I grew up in Bristol and went to Bristol Grammar School where a couple of masters (Derek Lucas and Tony Warren) were instrumental in fueling my interest in birds. I was in the Young Ornithologists' Club.
In the school holidays I practically lived at Chew Valley Lake - a bicycle and a pair of binoculars were all I needed.
My parents liked nice scenery and walks in the countryside and that gave me plenty of opportunities for birding.
I spent a few years when rare birds were very important to me but aside from the very occasional lapse they aren't any more!
I did a Ph.D. on pipistrelle bats but most of my research before joining the RSPB was on bee-eaters in the south of France (nice eh?) and great tits and marsh tits around Oxford. However, the first scientific paper I wote was about the lekking behaviour of great snipe.
I joined the RSPB staff in 1986 as a researcher, became Head of Conservation Science in 1992 and Conservation Director in 1998 - all have been great jobs!
Hope Farm is doing well. In fact it is one of the aspects of our work on which I look back with considerable personal satisfaction. Acting as a senior figure in a fairly large organisation one has a variety of roles - one of which is to make the big calls. The RSPB going into arable farming in the hope that we could do it and produce a lot more wildlife was a big call. Not mine alone of course but getting the idea together and getting the proposition through our Council, and then making sure that it worked, was my responsibility. Luckily I've always had great staff around me who deliver the goods!
And it needed to work. A large amount of money was involved - the actual price is a confidential matter between us and the vendor but we are talking about over £1.5m 11 years ago. And that purchase was generously supported by RSPB members who thought it was a great idea - we worried about that at the time too. would our membership 'get' the idea of spending money on land that would never be a nature reserve? They did - they always support us provided we explain things well - thank you all.
Hope Farm has delivered increased wheat yields, is a perfectly respectable productive farm and yet has seen spectacular increases in bird numbers - and those of other wildlife too. All this has been achieved through sensible use of existing agri-environment schemes - some of which contain options which were developed at Hope Farm.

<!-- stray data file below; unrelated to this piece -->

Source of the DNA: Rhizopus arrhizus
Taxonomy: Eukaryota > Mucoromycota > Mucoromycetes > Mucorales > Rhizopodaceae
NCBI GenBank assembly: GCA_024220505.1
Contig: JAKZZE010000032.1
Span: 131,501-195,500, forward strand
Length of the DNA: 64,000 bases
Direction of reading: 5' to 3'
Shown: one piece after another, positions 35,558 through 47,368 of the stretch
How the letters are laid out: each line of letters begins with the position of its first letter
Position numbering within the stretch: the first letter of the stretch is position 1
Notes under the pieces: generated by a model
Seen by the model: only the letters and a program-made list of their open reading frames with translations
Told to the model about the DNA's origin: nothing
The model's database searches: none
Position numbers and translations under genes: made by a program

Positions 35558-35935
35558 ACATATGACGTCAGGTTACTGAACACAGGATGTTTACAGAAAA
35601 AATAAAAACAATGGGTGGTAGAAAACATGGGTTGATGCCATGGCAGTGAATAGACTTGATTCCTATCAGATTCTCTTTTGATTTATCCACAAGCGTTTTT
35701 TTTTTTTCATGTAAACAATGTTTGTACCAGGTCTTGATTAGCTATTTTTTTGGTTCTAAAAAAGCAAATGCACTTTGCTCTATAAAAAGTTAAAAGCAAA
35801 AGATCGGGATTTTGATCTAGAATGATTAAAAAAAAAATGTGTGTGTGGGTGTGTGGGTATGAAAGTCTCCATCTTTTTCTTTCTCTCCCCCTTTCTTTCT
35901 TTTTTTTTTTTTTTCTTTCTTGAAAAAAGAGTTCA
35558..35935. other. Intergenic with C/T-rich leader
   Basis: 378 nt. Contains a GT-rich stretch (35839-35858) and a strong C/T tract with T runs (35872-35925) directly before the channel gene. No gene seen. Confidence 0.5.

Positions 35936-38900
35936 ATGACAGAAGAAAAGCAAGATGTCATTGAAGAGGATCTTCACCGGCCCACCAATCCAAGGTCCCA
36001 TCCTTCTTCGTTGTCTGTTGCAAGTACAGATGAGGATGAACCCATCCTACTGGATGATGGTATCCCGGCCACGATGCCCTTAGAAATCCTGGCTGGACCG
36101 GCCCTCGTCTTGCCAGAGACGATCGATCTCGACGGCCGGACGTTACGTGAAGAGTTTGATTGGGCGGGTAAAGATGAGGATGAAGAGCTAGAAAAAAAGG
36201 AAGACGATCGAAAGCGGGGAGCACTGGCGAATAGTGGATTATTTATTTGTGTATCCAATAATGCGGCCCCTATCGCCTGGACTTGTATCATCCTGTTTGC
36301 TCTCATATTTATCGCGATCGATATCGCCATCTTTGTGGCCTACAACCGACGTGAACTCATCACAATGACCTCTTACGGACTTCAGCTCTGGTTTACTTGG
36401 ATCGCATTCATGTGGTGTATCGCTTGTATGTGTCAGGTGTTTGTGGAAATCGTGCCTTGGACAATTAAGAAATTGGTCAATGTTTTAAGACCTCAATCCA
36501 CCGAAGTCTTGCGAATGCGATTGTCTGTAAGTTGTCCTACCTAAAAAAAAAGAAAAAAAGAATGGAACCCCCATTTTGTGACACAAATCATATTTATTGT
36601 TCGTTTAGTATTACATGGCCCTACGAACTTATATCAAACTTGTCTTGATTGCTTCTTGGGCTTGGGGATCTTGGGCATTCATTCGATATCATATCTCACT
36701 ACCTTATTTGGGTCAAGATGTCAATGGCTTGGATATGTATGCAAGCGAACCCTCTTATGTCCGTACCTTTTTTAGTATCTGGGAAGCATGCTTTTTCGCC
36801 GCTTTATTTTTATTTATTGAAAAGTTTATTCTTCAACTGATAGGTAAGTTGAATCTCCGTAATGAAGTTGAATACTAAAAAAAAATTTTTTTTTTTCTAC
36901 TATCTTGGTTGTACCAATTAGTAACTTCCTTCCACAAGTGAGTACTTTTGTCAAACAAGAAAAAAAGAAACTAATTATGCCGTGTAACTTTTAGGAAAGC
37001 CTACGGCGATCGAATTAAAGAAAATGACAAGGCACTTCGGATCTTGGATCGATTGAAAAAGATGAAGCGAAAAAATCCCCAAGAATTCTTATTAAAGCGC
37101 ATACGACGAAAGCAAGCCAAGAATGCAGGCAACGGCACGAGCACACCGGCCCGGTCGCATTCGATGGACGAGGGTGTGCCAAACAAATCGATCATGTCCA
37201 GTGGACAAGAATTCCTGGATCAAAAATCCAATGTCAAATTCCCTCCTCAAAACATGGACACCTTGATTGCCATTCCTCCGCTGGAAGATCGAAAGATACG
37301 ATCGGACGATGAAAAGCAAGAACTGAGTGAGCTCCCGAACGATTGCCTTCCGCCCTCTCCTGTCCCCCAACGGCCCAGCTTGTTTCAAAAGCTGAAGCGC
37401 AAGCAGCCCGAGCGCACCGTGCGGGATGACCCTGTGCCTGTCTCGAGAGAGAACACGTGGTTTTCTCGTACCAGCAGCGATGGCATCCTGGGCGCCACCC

As a demonstration project it has been a great success - it really has. The achievements on the ground - quadrupling of skylark numbers, the return of the lapwing and grey partridge - all have surpassed our initial hopes. And thousands of farmers have seen what has happened and gone away a little better informed about the RSPB and a little better informed about how to protect wildlife. But not enough of those farmers are giving their farms the Hope farm treatment - if they were then we'd see increases in farmland bird numbers.
Sometimes it is suggested that if only we had a network of Hope Farms than we could get the message across so much better - that's a network of £1.5m projects. It is tempting as an end point but less tempting as a way to spend our money. The case is made as to how effective the agri-environment measures can be - and without, in this case, the need for expensive predator control - and decision-makers are convinced and farmers should be convinced by the practicality of the necessary measures. We need something a little more to nudge things forward.
And how about Hope Farms in the hills or Hope Dairy farms? Again, nice ideas - but quite pricey and quite difficult undertakings. And if no one copies you even when you have proved the concept then ...?
Hope Farm has been fortunate to have three excellent managers over the years: Roger Buisson, Darren Moorcroft and Chris Bailey. As Chris is moving on soon we will be looking for another to take the work forward - might it be you? And taking it forward involves trying to keep those wheat yields up, keep those bird numbers up, and reduce greenhouse gas emissions from the land and reduce water pollution flowing off the land.
Hope Farm has figured quite often in this blog (see here, here, here, here and here for example).
Hope Farm appears eight times in the index to this excellent book where farming and farmers appear over 30 times.
miles - thanks - good comment